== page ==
Kerrin was the first one on Instagram to give me some ideas on how to use persimmons. I love the firm varieties, that slice like an apple. We snack on them all day here. And I chop them up and toss in my salads too. I once made an upside down persimmon cake, very cool presentation. The she added I’m making salad right now for lunch, with roasted beets, avocado, smoked turkey… and persimmon! This gave me the idea to make a salad.
In a bowl collect a handful of washed and dried radicchio leaves, some thin slices of a crisp apple, half a fennel bulb, thinly shaved with a mandolin, and some celery. Add the persimmon, sliced as an apple, drizzle with extra virgin olive oil and apple cider vinegar, then season with salt and pepper. This was my lunch a few days ago with some shaved Parmigiano added at the very last moment.
3. Cocoa crostata with a persimmon and hazelnut filling
The crostate, a shell of short pastry and a filling which can range from jam to marmalade, from fruit compote to fresh fruit, chocolate spread and custard, are humble desserts that suit all the seasons. This is especially festive, with a short pastry flavoured with bitter cocoa powder and a filling of persimmons and hazelnuts. It has the colours of autumn and the sweetness of a moment of relax with a cup of hot tea.
- 200 g of cane sugar
- 250 g of unsalted butter, at room temperature
- 2 eggs
- 500 g of plain wheat flour
- 1 pinch of salt
- 3 ripe persimmons
- 200 g of hazelnuts
- 200 ml of fresh cream
- ½ teaspoon of cinnamon
- Rub the butter and the sugar with your fingertips just until combined and there are no large lumps of butter remaining.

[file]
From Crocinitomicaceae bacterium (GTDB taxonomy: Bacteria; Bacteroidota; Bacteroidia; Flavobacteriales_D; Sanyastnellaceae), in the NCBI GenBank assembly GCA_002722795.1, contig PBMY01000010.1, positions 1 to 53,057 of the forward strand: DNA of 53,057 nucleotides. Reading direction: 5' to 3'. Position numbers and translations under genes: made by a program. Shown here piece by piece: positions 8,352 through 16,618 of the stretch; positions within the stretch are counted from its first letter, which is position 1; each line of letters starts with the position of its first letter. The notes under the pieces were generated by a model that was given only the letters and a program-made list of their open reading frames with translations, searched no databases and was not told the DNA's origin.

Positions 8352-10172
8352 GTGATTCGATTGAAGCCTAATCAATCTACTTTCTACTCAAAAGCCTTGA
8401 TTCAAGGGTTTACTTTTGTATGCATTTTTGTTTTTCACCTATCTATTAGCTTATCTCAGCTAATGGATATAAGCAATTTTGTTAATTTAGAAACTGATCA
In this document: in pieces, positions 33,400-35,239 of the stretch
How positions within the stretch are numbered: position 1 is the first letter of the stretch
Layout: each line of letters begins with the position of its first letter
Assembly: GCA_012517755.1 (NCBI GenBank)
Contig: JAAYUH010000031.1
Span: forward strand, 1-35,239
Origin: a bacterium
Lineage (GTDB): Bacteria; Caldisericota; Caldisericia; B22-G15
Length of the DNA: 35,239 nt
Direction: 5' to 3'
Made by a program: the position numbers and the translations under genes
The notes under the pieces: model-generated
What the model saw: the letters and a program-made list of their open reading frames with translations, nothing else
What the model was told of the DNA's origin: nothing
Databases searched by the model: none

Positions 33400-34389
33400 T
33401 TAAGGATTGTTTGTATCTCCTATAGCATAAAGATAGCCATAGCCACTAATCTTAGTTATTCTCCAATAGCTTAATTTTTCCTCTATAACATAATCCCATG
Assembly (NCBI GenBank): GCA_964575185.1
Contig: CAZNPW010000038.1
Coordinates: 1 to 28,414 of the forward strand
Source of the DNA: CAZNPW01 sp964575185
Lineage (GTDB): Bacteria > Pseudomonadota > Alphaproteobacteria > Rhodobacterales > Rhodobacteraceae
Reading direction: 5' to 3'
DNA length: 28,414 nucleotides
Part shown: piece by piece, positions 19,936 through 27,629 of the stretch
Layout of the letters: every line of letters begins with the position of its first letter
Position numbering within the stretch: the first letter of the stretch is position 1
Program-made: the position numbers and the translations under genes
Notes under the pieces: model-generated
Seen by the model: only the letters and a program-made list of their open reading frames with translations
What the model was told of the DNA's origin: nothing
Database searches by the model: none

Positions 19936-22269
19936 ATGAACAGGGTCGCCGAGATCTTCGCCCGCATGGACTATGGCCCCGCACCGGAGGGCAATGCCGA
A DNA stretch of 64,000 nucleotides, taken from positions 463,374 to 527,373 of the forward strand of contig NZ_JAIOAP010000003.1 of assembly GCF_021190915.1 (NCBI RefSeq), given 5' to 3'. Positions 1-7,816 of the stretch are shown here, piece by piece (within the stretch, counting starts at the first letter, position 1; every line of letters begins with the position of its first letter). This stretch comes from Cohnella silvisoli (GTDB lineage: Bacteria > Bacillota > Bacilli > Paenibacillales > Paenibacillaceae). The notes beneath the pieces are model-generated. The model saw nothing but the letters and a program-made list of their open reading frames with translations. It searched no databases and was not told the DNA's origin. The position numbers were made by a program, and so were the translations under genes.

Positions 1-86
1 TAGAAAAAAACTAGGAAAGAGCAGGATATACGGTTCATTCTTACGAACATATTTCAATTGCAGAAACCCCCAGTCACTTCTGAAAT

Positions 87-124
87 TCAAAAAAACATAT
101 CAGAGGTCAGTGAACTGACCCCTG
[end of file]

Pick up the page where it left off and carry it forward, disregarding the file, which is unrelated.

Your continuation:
- Mix in the beaten eggs and then rub in the flour, previously sifted with salt and cocoa powder. Try to work quickly so that it does not become greasy, press the dough together, wrap it in cling film and let sit in the fridge for several hours or even overnight.
- When it’s time to finally bake your crostata, preheat oven to 200°C.
- Remove the short pastry from the fridge, divide it in a half and knead it until softened, then roll it out on a floured surface with a rolling pin in a 5 mm thick sheet. Keep the second half in the fridge until needed.
- Line a 26 cm round loose bottom baking pan with the short pastry and remove the excess dough.
- Scoop the persimmon flesh into a blender, then add the hazelnuts, the cinnamon powder and the cream, then pulse until thick and smooth.
- Spread the persimmon and hazelnut filling on the bottom of the crostata.
- Roll out the remaining dough and cut long strips to decorate the surface. If you have leftovers, make cocoa cookies.